Results
  • The authors offer multiple qualitative evaluations: k-Nearest Neighbors in Fig. 10, imitation strips in Fig. 21 and a t-SNE visualization in Fig. 14.
  • Imitation strips: In Fig. 21, the authors present an example of how the self-supervised model has learned to imitate the height level of humans by itself using the ”torso” joint.
  • More kNN examples, imitation strips and t-SNE visualizations from different models are available in Sec. F
Conclusion
  • The authors introduced a self-supervised representation learning method (TCN) based on multi-view video.
  • The representation is learned by anchoring a temporally contrastive signal against co-occuring frames from other viewpoints, resulting in a representation that disambiguates temporal changes while providing invariance to viewpoint and other nuisance variables
  • The authors show that this representation can be used to provide a reward function within a reinforcement learning system for robotic object manipulation, and to provide mappings between human and robot poses to enable pose imitation directly from raw video.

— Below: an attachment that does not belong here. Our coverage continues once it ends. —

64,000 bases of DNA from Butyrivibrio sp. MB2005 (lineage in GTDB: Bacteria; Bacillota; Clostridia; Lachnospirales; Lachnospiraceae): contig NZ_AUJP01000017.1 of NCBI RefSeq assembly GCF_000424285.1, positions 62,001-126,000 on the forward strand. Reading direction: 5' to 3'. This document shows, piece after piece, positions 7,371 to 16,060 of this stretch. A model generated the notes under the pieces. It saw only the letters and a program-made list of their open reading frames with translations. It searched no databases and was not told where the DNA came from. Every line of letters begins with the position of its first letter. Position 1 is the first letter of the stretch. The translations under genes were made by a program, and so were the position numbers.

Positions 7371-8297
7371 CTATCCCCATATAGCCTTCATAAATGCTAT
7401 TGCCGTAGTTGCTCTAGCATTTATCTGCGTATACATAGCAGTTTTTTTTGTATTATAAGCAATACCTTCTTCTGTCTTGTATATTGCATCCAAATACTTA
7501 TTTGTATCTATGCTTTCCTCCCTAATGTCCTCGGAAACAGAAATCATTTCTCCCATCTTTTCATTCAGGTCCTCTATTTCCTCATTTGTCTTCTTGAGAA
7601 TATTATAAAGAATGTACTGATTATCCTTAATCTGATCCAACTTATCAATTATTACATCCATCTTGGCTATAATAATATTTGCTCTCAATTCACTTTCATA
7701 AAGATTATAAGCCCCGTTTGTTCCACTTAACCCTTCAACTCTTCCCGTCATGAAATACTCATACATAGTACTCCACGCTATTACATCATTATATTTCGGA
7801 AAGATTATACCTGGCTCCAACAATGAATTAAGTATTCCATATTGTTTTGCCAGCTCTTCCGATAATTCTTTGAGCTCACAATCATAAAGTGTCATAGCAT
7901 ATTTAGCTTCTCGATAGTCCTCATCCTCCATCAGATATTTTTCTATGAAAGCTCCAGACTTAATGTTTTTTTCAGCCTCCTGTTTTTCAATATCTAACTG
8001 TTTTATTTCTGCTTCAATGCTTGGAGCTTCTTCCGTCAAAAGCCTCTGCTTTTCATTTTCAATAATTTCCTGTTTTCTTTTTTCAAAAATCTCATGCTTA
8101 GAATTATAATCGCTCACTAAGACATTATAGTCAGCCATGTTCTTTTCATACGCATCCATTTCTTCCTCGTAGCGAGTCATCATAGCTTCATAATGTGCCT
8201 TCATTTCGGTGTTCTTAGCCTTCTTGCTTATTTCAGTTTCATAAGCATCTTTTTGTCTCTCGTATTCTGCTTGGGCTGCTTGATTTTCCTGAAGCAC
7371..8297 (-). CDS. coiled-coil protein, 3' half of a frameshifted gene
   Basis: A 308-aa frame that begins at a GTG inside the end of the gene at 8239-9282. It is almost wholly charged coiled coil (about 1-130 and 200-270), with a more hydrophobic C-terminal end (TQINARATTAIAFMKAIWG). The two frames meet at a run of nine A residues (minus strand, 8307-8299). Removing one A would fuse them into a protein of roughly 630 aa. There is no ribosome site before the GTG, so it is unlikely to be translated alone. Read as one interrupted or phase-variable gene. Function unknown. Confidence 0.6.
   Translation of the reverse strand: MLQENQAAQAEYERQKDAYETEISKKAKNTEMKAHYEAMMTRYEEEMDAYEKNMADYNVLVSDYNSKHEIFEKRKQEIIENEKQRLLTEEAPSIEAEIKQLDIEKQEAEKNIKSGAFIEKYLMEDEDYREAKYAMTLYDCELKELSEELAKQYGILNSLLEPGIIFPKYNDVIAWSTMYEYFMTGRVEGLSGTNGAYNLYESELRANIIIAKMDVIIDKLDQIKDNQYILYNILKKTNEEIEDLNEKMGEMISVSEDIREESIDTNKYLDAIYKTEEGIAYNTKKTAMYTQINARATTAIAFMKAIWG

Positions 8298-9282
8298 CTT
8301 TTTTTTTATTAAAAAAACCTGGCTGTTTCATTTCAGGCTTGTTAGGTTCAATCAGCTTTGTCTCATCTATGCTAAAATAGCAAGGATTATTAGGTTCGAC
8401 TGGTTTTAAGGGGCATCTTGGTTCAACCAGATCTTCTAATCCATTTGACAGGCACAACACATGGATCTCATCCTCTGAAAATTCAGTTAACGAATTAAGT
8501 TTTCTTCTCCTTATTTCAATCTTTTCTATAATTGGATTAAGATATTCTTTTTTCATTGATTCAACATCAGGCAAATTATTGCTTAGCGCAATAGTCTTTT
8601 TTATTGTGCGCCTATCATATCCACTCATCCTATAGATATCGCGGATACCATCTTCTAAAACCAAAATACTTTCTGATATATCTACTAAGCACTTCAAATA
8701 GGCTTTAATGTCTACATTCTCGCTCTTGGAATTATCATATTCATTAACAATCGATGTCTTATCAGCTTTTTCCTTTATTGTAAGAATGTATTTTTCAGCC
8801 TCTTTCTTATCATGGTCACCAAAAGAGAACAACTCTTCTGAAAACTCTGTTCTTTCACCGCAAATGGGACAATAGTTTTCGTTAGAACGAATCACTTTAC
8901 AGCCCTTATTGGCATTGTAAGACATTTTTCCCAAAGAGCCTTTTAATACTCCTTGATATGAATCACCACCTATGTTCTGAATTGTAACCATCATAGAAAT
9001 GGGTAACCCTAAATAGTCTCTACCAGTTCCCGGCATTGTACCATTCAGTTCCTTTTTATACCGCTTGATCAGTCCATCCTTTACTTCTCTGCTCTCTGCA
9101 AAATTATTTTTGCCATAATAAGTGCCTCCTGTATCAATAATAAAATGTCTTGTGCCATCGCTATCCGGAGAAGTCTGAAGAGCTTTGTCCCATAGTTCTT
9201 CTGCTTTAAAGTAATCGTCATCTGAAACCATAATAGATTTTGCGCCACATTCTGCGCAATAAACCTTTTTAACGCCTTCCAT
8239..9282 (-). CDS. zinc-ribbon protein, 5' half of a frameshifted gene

Summary
  • Introduction:

    While supervised learning has been successful on a range of tasks where labels can be specified by humans, such as object classification, many problems that arise in interactive applications like robotics are exceptionally difficult to supervise.
  • Robots in the real world would be capable of two things: learning the relevant attributes of an object interaction task purely from observation, and understanding how human poses and object interactions can be mapped onto the robot, in order to imitate directly from third-person video observations.
  • By learning from multi-view videos, the learned representations effectively disentangle functional attributes such as pose while being viewpoint and agent invariant.
  • The authors show how the robot can learn to link this visual representation to a corresponding motor command using either reinforcement learning or direct regression, effectively learning new tasks by observing humans
  • Objectives:

    If the authors aim to endow robots with wide repertoires of behavioral skills, being able to acquire those skills directly from third-person videos of humans would be dramatically more scalable.